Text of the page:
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BJP mum on bypoll defeat

New Delhi, July 26: Congress: 3, BJP: 0

The BJP has lost all three seats that voted in by-elections in Uttarakhand to the ruling Congress.

Two of these Assembly seats — Doiwala and Someshwar — had been vacated by the BJP’s sitting MLAs after they were elected to the Lok Sabha. The third was held by a Congress legislator who vacated his seat for chief minister Harish Rawat.

One of the former MLAs whose seat went to the Congress was Ramesh Pokhriyal Nishank, briefly chief minister during BJP rule.

Rawat won from Dharchula constituency, although he was confined to a hospital in Delhi after being injured in an accident.

Far from being demoralised after forfeiting the five parliamentary seats to the BJP in the May 2014 elections, the Congress got its act together to fight the first set of bypolls to be held after the BJP’s massive win in the Lok Sabha.

Although there was no official word, a BJP minister’s explanation was: “Bypolls are generally won by the ruling party or coalition, which is the Congress in the case of Uttarakhand.”

With 35 MLAs, the Congress is finally placed comfortably in the 70-member House in the hill state. The results have put paid to the speculation that the BJP was about to rock the boat in Uttarakhand, spirit away “dispirited” Congress MLAs and cobble a majority.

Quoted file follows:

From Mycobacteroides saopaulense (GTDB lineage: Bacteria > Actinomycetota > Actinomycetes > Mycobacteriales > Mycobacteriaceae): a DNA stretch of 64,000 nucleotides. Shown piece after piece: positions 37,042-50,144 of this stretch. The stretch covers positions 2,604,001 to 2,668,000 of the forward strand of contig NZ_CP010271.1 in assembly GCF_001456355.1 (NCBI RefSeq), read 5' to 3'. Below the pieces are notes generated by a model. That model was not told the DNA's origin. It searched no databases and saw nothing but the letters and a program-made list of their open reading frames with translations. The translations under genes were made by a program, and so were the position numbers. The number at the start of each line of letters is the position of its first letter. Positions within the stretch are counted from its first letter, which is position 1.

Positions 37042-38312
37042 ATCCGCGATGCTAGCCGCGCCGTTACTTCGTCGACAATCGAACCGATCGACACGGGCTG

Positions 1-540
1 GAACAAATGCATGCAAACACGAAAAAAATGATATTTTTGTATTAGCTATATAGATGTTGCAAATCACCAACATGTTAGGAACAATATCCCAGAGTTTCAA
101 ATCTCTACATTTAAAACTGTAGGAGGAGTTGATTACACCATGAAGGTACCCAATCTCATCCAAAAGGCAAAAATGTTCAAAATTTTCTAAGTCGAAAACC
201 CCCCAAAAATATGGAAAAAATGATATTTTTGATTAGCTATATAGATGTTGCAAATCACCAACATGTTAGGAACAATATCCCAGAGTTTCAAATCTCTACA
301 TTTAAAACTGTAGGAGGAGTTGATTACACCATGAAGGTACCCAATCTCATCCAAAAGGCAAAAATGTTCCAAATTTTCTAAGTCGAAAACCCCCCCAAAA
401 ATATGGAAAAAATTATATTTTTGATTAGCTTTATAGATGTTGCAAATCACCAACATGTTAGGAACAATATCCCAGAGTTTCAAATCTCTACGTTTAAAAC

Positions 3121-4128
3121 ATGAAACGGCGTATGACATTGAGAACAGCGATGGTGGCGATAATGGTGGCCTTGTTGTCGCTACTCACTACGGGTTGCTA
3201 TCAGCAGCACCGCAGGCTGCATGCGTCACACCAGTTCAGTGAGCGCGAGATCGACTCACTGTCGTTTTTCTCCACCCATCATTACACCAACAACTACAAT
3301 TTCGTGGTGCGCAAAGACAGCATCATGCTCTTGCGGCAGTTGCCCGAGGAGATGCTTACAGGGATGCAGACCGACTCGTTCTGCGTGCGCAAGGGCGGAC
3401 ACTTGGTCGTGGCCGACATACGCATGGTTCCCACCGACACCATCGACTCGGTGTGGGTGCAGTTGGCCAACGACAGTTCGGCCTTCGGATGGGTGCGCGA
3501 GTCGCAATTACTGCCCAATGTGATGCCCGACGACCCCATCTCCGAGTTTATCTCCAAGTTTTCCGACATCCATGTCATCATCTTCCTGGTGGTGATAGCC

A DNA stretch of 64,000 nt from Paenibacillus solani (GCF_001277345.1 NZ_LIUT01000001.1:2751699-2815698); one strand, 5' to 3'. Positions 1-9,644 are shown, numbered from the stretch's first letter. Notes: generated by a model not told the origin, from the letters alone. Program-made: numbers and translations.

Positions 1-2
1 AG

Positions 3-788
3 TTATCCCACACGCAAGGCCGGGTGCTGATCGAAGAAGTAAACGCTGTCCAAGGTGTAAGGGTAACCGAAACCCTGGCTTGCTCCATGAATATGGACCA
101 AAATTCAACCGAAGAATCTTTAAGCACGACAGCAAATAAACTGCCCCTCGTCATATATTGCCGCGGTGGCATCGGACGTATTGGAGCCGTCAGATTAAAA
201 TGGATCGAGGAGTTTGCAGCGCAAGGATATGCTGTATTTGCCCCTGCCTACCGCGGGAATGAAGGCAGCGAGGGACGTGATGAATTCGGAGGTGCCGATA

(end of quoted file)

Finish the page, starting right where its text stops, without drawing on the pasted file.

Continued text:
“Nobody wished to destabilise the incumbent dispensation,” the BJP minister said. “This is why the voters ensured the Congress won all the seats.”

However, others didn’t give such a pat reasoning. A party official admitted that the familiar fault-lines, running through the factions led by local leaders, had resurfaced to haunt the BJP. “(Narendra) Modi’s projection had cemented the internal divisions (in the Lok Sabha polls). How else can one justify the loss of Pokhriyal’s seat?” the official asked.

Asked if the outcome reflected the people’s views on the two-month-old Modi government, the official stressed it did not. “Some commentators have put a spin and claimed that people are already disillusioned with the ‘sarkar’. If that was the case, how come the BJP wrested the Junagadh Municipal Corporation from the Congress this week itself?” he asked.

The Junagadh municipality in Gujarat was the last Congress frontier the BJP needed to breach to establish its hold over the state’s civic bodies. In the elections on July 22, the BJP won 41 of the 50 seats.

By-elections are shortly due in several seats in Bihar and Karnataka. In Bihar the Janata Dal (United) has forged an alliance with the RJD and possibly the Congress to take on the BJP. The development, a BJP source conceded, could make its job “far tougher” than in the Lok Sabha election.